"In the Name of Bach" (Lion Music / Alex Masi Music; 1999)

Reviewed by Christopher J. Kelter

Italian guitarist Alex Masi caught my eye quite a few years ago when I read about him in the pages of various magazines while he was getting all kinds of press for his classic (and solo debut) album "Attack Of The Neon Shark." Even despite the press and the 14 years since its release I've never actually heard Alex Masi's artistry as a guitarist. And wouldn’t fate have it that I'd hear Alex Masi not as a guitar god, but rather as an interpreter of classical music.

The concept here on "In The Name Of Bach" is to take the violin and keyboard pieces composed by the world-renowned classical composer Johann Sebastian Bach and apply it to the electric guitar. Not exactly Rough Edge territory is it? Well, I believe one of the reasons I keep living on this veil of tears known as Earth is to continually seek out great guitar players and tell others about it. "In The Name Of Bach" affords me the opportunity to tell the world about Alex Masi.

The beauty of classical music is that it transcends modern genre classification. Classical music is practically universal in its influence and certainly has never lost its place in musical world. That kind of universality shines though like a thousand suns on "In The Name Of Bach."

More often than not on "In The Name Of Bach" Alex Masi lets the understated nature of classical music reveal itself through its sheer complexity. What I have enjoyed about classical music throughout my life is how the music literally sounds like it is going in two directions at once. The 'bass' lines are going in one direction while the 'soprano' lines are going in another. This ain't pop music we're talking about.

More than 90% of the time, Masi treats the pieces with traditional respect and the sound does not stray too far from the calm and serene nature of classical music. Occasionally, Alex Masi turns up the distortion knob and rips through a violin piece with disciplined abandon on pieces that demand it (i.e. the up-tempo violin selections).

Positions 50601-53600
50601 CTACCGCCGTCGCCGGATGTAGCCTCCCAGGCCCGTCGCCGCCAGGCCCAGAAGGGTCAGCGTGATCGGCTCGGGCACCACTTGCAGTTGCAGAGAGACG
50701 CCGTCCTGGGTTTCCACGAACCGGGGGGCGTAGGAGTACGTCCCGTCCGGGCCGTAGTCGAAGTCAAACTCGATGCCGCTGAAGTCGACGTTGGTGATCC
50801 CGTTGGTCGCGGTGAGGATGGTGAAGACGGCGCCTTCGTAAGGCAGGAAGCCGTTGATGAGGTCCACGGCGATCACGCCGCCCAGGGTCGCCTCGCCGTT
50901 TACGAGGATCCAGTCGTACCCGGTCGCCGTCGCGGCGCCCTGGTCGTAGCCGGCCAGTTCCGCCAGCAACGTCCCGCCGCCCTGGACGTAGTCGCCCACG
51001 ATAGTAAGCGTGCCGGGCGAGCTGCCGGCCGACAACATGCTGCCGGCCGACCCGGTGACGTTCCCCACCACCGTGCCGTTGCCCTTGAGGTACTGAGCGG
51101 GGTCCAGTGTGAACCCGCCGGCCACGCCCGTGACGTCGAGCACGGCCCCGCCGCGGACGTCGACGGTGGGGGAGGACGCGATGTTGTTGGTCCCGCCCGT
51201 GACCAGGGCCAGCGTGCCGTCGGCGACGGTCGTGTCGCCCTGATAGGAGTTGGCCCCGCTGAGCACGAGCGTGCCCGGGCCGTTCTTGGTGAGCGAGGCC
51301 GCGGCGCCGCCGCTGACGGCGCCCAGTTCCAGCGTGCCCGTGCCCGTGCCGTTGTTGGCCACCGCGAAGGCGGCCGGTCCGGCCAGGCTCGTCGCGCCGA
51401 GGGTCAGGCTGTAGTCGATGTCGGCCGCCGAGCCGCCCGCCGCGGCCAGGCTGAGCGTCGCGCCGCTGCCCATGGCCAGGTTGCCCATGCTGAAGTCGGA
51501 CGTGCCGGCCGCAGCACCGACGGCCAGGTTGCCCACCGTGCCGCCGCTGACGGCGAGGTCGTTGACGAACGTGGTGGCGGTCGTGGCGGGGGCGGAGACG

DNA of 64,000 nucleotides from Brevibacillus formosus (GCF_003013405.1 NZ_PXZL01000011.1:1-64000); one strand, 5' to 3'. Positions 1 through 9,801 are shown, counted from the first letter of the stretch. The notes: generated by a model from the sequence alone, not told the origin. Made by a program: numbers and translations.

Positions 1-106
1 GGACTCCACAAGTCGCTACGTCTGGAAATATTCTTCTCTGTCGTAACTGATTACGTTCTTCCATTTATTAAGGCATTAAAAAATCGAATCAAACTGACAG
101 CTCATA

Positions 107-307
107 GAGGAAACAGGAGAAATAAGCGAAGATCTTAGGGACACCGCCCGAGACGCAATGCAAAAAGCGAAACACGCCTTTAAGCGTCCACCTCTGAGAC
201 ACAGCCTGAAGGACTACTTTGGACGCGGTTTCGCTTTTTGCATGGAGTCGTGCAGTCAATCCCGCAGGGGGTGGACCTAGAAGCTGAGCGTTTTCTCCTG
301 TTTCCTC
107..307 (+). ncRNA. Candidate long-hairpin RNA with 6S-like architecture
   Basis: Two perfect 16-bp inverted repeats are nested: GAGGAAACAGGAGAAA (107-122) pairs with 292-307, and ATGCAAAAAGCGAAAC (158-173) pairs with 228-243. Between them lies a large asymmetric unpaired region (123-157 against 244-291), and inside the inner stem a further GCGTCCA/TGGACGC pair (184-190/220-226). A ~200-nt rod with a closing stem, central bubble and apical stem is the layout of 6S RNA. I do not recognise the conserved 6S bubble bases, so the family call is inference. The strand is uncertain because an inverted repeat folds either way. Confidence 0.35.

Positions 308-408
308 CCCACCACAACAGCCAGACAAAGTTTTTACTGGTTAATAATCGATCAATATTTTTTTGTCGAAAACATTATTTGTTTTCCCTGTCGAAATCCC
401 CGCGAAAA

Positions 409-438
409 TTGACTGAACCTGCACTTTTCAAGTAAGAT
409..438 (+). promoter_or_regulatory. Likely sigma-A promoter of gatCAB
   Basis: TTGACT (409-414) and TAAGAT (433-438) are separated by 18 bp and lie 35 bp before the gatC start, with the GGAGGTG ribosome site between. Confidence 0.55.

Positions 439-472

Just about everyone reading this will forget about this review and Alex Masi about ninety seconds after reading it. However, those of you who gain delight from exploring the far reaches of everything that music has to offer, then Alex Masi's "In The Name Of Bach" would be an interesting, albeit underplayed, part of your collection.

Alex Masi performed all the music on "In The Name Of Bach." Masi served as producer and engineer and Doug Marks (yes, the Metal Method guy) digitally transferred the music.

For more information visit 

"Vertical Invader" (Metal Blade; 1990)

Reviewed by Jeff Rogers

Alex Masi is an Italian guitarist who opens the floodgates of shreddom and shoots lighting from his fingertips on "Vertical Invader." There are a few tracks here that are Yngwie Malmsteen-inspired and some that are straight forward rock'n'roll. Masi tried to stay unpredictable on this CD and he did just that. He plays with passion and shows off all of his guitar trick as well.

Having cut his teeth on classical music (his parents would play Bach while he was in his crib), he found a love of classical music and, even during the time when shredding was unpopular, he kept playing and never changed direction.

"Vertical Invader" was released during the classical/shred era and can be placed on the top of the large stack of all the other axe slingers during that time. It holds its own even after all these years. It’s a full on instrumental barrage.

Performing on "Vertical Invader" are Alex Masi – guitars, bass and keyboards; John MaCaLuso – drums; Dave Sumner – bass guitar on “Rock Of Changes.”

For more information visit 

Rating Guide:

A classic. This record will kick your ass.

Killer. Not a classic but it will rock your world.

So-so. You've heard better.

Pretty bad. Might make a nice coaster.

Self explanatory. Just the sight of the cover makes you wanna hurl.

Back to CD Reviews Home

Back to Home

Copyright © 2007 by R. Scott Bolton. All rights reserved.
Revised: 07 Aug 2023 20:46:38 -0400.